Rychel, Amanda
I am a graduate student in the department of biology where I study the evolution and development of deuterostome body plans. More specifically I am interested in understanding the evolutionary origin(s) of cartilage in deuterostomes. I have been addressing this question by looking at the genetic and morphological components of cartilage in hemichordate worms and the invertebrate chordate, the lancelet. I consider transformations in biology to take on many forms, such as a major discovery that helps us to better understand basic biological phenomena, a pioneering of new biological techniques, or by making biology more accessible to diverse people.

Vaughn, Dawn

I am a PhD student in the Department of Biology at the University of Washington (UW). At the UW, and at the UW's marine station, Friday Harbor Laboratories (FHL), I study the processes by which organisms adapt to their environment. One of my current research goals is to understand how the biotic environment, specifically how interactions between planktonic predator and prey, contribute to the behavior, development and morphology of marine invertebrate larvae. For me, an uncommon leader is an individual whose contributions to their chosen discipline are not only required, but also inspired. This inspiration takes many forms from successfully facing socio-political, cultural, and physical barriers to providing exceptional teaching and mentoring. It has been a privilege to participate in this seminar. Like our chosen leaders, my fellow participants represent individuals from a variety of backgrounds, and at various steps along our chosen career paths. Nevertheless, we all share a love of the biological sciences and how our uncommon leaders have and continue to inspire us.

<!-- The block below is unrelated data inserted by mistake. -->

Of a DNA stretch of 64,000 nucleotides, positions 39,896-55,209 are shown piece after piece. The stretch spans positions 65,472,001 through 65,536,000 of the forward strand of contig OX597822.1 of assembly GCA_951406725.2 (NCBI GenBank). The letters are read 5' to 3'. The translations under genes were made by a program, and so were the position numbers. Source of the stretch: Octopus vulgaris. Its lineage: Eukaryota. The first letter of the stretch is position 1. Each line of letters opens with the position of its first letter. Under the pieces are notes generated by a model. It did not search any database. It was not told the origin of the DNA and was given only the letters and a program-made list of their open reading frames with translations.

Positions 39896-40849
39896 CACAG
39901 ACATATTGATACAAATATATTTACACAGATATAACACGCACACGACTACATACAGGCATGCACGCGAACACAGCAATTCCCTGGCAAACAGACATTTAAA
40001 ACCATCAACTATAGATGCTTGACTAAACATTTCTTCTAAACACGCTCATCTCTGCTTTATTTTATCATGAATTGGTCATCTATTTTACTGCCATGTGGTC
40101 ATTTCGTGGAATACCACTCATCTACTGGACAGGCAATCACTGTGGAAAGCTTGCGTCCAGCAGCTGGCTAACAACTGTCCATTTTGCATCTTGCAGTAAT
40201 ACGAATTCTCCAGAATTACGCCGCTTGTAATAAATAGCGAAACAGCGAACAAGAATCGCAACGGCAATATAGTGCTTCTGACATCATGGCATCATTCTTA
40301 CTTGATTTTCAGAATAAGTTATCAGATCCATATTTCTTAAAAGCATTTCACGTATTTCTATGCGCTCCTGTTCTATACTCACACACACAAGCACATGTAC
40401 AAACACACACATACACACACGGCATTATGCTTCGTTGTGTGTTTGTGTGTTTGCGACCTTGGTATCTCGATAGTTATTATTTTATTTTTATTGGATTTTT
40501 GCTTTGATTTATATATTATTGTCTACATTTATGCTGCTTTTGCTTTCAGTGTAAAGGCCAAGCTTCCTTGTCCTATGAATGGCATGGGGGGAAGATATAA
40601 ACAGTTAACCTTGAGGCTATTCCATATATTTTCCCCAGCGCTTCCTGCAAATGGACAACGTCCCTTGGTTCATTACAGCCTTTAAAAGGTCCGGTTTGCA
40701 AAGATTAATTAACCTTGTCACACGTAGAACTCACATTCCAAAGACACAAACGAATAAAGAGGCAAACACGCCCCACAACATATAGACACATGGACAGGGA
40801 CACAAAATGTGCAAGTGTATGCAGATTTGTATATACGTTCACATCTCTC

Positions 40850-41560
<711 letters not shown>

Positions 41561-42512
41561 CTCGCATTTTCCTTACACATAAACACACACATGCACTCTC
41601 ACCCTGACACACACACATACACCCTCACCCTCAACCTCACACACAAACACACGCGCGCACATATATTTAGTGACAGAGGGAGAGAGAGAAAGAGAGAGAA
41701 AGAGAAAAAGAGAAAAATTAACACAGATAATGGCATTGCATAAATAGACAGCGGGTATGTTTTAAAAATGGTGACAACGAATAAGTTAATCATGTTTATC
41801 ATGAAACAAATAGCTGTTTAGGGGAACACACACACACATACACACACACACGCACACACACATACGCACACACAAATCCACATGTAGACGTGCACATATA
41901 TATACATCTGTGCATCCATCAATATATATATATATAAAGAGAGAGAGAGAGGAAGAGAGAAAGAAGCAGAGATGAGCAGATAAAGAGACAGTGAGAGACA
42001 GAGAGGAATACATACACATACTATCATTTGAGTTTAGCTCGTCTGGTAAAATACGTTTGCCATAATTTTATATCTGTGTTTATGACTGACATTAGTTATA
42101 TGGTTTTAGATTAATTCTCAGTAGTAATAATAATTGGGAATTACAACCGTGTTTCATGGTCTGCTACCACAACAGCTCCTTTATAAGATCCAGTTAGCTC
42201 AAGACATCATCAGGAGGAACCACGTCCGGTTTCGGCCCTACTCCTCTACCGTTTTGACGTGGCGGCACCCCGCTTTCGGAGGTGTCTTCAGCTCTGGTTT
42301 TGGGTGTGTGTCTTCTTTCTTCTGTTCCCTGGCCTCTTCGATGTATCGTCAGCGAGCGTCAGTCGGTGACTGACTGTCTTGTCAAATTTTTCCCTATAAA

h environments. In

Virta, Valerie
I am a PhD student in the Biology Department of the University of Washington. I study comparative embryology in teleost fish, focusing on the cytomechanics within the endodermal yolk cell in zebrafish embryos. The dynamics of the yolk cell are a model for evolutionary transition of a morphogenetic domain - a group of cells or cell nuclei that transiently engage in a common morphogenetic cell behavior. I am examining whether yolk morphogenetic domains are modules for phenotypic change during evolution. To do this, I am studying gene networks that regulate the mechanics of cell behavior and movements of the yolk. A transformation in biology happens when people form new ideas and paradigms by synthesizing data from a multitude of experiments, making original contributions to the field. An Uncommon Leader influences everyone with a different perspective from the norm, and inspires others to nurture seeds of change as they grow into novel lines of research.